Q&A on Microsoft Virtualization, Part 4

Ben Armstrong discusses Nano Server and the Trusted Platform Module.

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Contributing Editor Paul Schnackenburg continues his interview with Ben Armstrong, Microsoft's program lead for Hyper-V.

Paul Schnackenburg:  Now that Nano Server is coming and it is so small, I can remember back in the day... so this is a good five, six years ago, when we talked about booting your hypervisor device off a flash disk or a USB stick or something, because that way you wouldn't even need to deploy the operating system. You just plug a stick in or something. Are you looking at that scenario at all?

Ben Armstrong: There's a lot of options that are being looked at. To be honest, I don't know where that one's at, like the detail here is everything that you just mentioned absolutely works. It's not my team that gets to make the support statement and what is and isn't supported.

So actually the more interesting model we've been chatting to people about is once you're on Nano Server, having a model where every time you boot your computer you do PXE deployment from Windows Deployment Services. It's actually kind of interesting because a Nano Server deployment is 450MB and it's an interesting thing to re-boot the box; every time it re-boots it's just laid down a new OS.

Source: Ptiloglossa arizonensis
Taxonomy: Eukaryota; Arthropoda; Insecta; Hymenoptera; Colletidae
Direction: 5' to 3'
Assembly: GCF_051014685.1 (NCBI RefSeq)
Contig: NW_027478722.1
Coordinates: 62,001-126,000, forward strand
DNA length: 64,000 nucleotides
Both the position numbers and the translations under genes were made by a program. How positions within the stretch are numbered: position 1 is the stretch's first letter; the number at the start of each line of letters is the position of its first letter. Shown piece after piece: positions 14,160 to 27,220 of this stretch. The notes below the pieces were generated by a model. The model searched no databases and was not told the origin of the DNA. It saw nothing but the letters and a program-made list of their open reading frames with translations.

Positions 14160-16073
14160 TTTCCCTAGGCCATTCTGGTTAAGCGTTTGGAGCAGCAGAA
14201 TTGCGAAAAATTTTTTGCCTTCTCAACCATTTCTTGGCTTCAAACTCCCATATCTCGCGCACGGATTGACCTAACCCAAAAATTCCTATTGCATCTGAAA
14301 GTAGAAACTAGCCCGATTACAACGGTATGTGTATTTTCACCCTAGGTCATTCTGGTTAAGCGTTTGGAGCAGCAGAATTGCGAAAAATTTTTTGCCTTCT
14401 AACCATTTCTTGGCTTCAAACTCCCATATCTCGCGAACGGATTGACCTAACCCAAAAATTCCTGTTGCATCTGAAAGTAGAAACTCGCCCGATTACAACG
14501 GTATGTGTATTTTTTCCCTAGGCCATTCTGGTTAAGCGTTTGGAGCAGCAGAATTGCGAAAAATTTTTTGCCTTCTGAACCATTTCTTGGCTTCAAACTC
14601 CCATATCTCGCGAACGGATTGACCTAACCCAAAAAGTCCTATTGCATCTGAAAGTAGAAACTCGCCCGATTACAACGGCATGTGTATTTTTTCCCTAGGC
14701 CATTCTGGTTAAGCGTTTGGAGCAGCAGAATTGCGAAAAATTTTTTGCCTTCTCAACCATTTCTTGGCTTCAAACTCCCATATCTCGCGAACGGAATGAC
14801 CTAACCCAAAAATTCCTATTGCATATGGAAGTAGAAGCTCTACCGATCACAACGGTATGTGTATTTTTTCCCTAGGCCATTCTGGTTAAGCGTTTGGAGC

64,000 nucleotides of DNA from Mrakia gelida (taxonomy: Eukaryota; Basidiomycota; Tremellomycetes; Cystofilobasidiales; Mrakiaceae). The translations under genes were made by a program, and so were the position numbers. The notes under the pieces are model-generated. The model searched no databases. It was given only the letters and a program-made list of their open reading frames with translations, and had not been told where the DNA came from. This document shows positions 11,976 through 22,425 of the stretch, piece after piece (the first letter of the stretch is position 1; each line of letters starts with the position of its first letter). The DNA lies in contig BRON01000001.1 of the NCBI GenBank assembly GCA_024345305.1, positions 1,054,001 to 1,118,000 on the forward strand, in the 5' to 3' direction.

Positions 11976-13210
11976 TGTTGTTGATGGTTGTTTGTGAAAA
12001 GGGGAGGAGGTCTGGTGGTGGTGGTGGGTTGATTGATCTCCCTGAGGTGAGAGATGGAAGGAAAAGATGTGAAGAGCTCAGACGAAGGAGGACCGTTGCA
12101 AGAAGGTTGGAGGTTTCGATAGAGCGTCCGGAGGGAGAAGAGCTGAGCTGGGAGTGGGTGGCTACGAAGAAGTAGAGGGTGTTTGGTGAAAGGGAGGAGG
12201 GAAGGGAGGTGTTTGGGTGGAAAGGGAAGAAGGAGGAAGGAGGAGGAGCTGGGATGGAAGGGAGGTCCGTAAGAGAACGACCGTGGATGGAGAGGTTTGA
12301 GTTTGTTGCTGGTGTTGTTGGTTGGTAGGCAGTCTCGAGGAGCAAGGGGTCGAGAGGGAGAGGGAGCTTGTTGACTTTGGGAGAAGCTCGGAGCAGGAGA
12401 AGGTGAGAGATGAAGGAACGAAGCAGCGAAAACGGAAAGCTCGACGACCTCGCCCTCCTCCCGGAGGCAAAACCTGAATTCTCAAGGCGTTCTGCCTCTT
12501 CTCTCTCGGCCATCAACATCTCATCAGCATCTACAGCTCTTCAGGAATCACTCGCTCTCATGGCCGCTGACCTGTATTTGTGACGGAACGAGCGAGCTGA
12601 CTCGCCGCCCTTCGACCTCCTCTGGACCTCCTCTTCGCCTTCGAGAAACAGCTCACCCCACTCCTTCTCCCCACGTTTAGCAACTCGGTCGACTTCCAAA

PS: And then you just need to patch your central golden image and you're good to go, always up to date. I like that. So circling back to Shielded VM, because that's the very first one you mentioned, what do you think the uptake of that is going to be, as it requires TPM [Trusted Platform Module] Version 2 chip, given that that hardware is really new. Can you also compare the TPM Version 2 assurance with the AD Group-based assurance?

BA: So you've asked a bunch of questions there. The first one is to be very blunt and transparent: we're not expecting massive uptake in the first release. You know, the reality is we do have the hardware requirements. It's also at this point in time quite complicated to set up and so on.

We definitely have hosting companies who are already deploying it and trying it out in evaluation and they see the potential benefit of offering different security levels and be able to tell their customers  is "Hey, I have Shielded Virtual Machines." So we are expecting to see some uptake especially in the hoster market. That said, the two key points for us is, one, the real importance here is moving the conversation forward and getting people off of "This is a problem you can never solve," to understanding, hey, this is actually a problem that's technically solvable.

So my expectation is we're going to be iterating on that over the next couple of years and making it easier for people to use, while maintaining the security bit. On the requirement for TPM 2.0, yes, once again this is one of the reasons why we're pushing to get it out, and it's a conversation we've been having with a whole lot of OEMs where ... it's a conversation to have: we're working on the next version of Windows 10 and it's going to have great features that require a TPM 2.0, so you should put that in your hardware and they're saying we don't have customers asking for it today and that's a cost, and so there's a chicken and egg thing.